The lack of housing affordability is rising among the 414 U.S. counties tracked by ATTOM Data Solutions.  ATTOM, the new parent company of RealtyTrac, said on Thursday that 24 percent of those counties were less affordable than their historic averages in the third quarter of 2016, up from 22 percent in the second quarter and 19 percent a year earlier.  It was the highest share for this metric since the third quarter of 2009 when 47 percent of markets had fallen below their historic affordability averages.

ATTOM reports that 101 of the 414 counties had an affordability index below 100 in the third quarter of 2016, meaning that buying a median-priced home in that county was less affordable than the historic average for that county going back to the first quarter of 2005.

ATTOM's affordability index is based on the percentage of average wages (taken from the U.S. Bureau of Labor Statistics) that is needed to make monthly house payments on a median priced home (as determined from publicly recorded sales deeds.) That payment is composed of principle, interest on a 30-year fixed rate mortgage with a 3 percent downpayment and including property taxes, and insurance.

"The improving affordability trend we noted in our second quarter report reversed course in the third quarter as home price appreciation accelerated in the majority of markets and wage growth slowed in the majority of local markets as well as nationwide, where average weekly wages declined in the first quarter of this year following 13 consecutive quarters with year-over-year increases," said Daren Blomquist, senior vice president at ATTOM Data Solutions. "This unhealthy combination resulted in worsening affordability in 63 percent of markets despite mortgage rates that are down 45 basis points from a year ago.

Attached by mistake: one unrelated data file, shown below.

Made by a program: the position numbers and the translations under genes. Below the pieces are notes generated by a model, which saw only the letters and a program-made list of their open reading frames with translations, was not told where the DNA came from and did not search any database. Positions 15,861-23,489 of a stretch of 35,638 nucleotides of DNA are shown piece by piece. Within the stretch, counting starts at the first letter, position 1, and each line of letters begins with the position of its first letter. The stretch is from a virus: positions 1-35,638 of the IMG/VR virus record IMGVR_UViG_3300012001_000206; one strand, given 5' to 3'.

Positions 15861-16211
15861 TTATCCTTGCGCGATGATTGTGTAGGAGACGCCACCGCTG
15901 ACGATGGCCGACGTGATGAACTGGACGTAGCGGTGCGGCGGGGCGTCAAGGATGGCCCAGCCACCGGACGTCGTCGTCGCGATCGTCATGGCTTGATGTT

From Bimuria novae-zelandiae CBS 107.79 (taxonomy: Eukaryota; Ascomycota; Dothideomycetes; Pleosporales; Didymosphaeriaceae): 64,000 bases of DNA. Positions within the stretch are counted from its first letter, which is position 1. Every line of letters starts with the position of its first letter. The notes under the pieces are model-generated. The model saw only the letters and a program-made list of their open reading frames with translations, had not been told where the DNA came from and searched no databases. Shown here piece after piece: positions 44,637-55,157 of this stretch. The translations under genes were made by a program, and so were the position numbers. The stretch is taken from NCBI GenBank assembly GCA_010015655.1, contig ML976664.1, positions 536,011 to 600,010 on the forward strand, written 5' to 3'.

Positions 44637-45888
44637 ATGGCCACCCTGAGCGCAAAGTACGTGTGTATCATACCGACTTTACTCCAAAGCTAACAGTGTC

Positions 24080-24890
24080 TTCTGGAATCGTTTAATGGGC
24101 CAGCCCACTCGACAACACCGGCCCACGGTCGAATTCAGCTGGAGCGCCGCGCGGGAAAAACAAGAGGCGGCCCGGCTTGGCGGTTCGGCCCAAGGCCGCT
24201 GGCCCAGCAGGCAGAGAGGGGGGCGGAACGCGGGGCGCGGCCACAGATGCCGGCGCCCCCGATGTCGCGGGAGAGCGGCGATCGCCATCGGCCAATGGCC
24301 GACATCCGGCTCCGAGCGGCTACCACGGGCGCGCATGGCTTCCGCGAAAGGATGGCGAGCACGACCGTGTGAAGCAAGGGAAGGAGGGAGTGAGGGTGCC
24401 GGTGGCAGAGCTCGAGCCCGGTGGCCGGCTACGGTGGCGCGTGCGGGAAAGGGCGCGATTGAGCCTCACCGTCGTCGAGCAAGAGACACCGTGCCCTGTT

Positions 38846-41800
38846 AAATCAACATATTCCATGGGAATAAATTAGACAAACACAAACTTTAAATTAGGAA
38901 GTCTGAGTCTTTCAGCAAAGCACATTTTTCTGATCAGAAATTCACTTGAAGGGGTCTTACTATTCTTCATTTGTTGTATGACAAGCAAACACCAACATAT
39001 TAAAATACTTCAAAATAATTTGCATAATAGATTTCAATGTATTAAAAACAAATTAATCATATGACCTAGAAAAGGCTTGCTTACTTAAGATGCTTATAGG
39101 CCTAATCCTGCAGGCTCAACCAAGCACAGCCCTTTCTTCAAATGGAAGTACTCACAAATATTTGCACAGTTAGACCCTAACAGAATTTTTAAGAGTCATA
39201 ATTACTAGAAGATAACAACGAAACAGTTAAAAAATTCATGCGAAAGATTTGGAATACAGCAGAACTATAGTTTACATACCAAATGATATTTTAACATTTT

Counties that were less affordable than their historic averages in Q3 included Harris County (Houston), Kings County (Brooklyn); Dallas County; Bexar County (San Antonio); and Alameda County in the San Francisco metro area.

Counties still affordable by historic standards included Los Angeles County, Cook County (Chicago); Maricopa County (Phoenix); Miami-Dade County; and Queens County, New York.

Affordability improved in 153 counties (37 percent) compared to a year ago, including in the bellwether high-priced markets of Marin County in the San Francisco Bay Area; Santa Clara County (San Jose); Kings County; Arlington County in the DC metro area and Maui County, Hawaii.  Affordability in these areas improved between 1 and 5 percent.

 "Some silver lining in this report is that affordability actually improved in some of the highest-priced markets that have been bastions of bad affordability, mostly the result of annual home price appreciation slowing to low single-digit percentages in those markets" Blomquist continued. "This is an indication that home prices are finally responding to affordability constraints - a modicum of good news for prospective buyers who have been priced out of those high-priced markets."